I think I was more frustrated than anything else when I got into the crash. It was one of those things that I knew shouldn’t have happened, but it happened, and I didn’t know why at the time. It wasn’t til later my co-driver actually had a go-pro and had filmed it. I watched the film and was like Oh! Okay, now I know what happened. It’s really not that bad with all the safety gear on. You get spun around and you’re just like “son of a bitch, come on.” I think those weren’t my exact words.

Stage 2 Crash (By Nathan Sockalexis)

Stage 2 Crash (Photo by: Nathan Sockalexis)

Climbing Together: The crashes look really intense. Is there a high rate of getting injuries?

Robert Werk: If you look at the videos of rally crashes on YouTube, they look really intense, but those types of accidents don’t happen super often. Most of the accidents that you’re going to see or get into are relatively low speed and not very dramatic. If you look at the accidents on YouTube, that’s not representative at all of what most of the accidents are. Most of the accidents are someone goes around a turn and they hit mud or something they didn’t expect, and they slide and hit a tree. That can mean the end of your rally or it could mean you just got to get pulled out of the woods.

Mine I was fortunate enough that I just needed to be pulled out of the woods. Very rarely do you see roll overs and stuff like that with body panels flying everywhere. While those are interesting to watch, that’s why you have the roll cage. Injuries can happen. Thankfully from every injury or any death, they learn something new. They always update the roll cages after incidents like that and do a very thorough investigation. Safety really is the most important thing when you’re doing something like that because there are going to be accidents. I wasn’t even the first person to go off that day. We’re well prepared for them, as well prepared as we could be. As long as you pay attention to the safety measures, things should be fine. Should be. They can go very bad.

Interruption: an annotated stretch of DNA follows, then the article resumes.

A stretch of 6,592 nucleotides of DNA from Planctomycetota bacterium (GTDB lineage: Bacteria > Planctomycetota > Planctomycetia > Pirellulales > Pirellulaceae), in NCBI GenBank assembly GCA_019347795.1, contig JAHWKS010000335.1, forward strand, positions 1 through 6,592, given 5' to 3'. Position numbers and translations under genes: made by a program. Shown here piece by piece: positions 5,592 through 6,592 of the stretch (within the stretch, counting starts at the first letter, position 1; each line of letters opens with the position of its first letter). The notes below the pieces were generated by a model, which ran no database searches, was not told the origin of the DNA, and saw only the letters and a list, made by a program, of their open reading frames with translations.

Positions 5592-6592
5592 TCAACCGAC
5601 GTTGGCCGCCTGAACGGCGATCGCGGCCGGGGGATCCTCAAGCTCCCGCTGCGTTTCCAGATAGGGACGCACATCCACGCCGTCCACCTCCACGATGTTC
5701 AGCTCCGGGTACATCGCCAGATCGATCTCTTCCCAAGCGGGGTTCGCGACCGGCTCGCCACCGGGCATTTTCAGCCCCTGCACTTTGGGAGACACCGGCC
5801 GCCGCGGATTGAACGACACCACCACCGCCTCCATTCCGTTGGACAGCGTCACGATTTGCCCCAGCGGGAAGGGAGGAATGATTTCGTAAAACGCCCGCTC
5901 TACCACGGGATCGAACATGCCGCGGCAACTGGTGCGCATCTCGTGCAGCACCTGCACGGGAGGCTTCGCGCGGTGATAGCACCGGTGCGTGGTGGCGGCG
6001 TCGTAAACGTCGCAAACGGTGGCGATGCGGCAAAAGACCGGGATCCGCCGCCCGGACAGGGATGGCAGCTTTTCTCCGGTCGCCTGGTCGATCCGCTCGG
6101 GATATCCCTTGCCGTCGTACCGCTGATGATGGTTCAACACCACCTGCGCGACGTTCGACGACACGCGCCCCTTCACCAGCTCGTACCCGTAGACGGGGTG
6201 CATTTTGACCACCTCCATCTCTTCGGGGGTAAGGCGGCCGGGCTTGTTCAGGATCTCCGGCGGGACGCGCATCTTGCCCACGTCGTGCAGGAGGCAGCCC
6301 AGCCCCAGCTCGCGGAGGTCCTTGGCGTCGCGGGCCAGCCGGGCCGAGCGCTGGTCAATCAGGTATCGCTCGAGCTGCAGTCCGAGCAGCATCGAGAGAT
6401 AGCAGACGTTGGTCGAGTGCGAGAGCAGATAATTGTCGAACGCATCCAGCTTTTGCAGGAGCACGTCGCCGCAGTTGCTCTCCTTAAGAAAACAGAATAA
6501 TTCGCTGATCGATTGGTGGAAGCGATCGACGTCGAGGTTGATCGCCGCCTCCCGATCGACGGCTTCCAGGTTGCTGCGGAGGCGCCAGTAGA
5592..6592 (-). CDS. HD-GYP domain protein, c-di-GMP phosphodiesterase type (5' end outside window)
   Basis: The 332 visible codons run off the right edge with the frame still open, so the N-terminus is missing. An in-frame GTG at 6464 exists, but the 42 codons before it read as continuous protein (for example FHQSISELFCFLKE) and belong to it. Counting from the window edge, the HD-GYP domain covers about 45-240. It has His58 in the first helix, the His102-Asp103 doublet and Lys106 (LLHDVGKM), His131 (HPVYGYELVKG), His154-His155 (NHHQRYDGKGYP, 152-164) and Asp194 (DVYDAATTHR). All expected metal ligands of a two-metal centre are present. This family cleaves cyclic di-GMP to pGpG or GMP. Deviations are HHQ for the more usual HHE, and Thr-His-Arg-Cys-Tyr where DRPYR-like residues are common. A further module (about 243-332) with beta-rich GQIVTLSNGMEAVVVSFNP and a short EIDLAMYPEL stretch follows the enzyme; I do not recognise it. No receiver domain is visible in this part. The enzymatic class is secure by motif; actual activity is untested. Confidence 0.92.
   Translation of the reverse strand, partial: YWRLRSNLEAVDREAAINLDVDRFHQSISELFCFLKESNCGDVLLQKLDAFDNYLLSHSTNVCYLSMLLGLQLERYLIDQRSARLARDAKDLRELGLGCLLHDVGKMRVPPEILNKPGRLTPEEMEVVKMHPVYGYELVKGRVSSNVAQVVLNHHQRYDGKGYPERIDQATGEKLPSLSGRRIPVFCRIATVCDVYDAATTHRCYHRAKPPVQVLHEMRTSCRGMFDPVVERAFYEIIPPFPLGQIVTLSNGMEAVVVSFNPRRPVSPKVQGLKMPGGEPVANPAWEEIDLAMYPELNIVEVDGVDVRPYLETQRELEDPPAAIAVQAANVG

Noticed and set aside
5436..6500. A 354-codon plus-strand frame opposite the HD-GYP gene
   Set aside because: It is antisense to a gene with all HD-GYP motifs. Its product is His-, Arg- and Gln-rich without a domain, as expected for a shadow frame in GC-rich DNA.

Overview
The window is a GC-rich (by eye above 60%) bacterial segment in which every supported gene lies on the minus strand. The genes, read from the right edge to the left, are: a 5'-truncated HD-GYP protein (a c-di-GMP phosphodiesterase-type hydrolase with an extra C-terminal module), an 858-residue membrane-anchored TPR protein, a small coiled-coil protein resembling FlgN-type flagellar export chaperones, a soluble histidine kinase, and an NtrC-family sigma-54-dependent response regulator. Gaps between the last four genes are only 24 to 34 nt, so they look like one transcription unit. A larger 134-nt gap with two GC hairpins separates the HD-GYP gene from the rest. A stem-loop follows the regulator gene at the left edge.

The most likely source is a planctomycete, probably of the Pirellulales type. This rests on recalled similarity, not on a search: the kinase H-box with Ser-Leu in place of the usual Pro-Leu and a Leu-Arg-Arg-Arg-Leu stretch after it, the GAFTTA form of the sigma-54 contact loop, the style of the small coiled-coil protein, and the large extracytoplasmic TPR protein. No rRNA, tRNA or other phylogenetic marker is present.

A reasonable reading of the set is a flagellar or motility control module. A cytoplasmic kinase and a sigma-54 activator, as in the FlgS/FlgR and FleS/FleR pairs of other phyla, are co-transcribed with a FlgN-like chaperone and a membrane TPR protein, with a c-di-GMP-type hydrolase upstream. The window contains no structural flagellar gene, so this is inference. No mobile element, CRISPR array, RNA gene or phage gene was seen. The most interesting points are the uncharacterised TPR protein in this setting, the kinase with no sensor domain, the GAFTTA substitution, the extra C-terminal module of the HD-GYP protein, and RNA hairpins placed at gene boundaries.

You can get a concussion, which is why they recommend getting seats with the side head braces. When you get into an accident, your head goes pretty much everywhere. That’s why you were a Hans device, which basically holds the helmet down on your head, so your neck doesn’t snap forward and you separate your skull from your spinal chord. That’s never a fun thing. Apparently if your skull gets separated from your spinal chord you die. It’s not a personal experience I’ve had.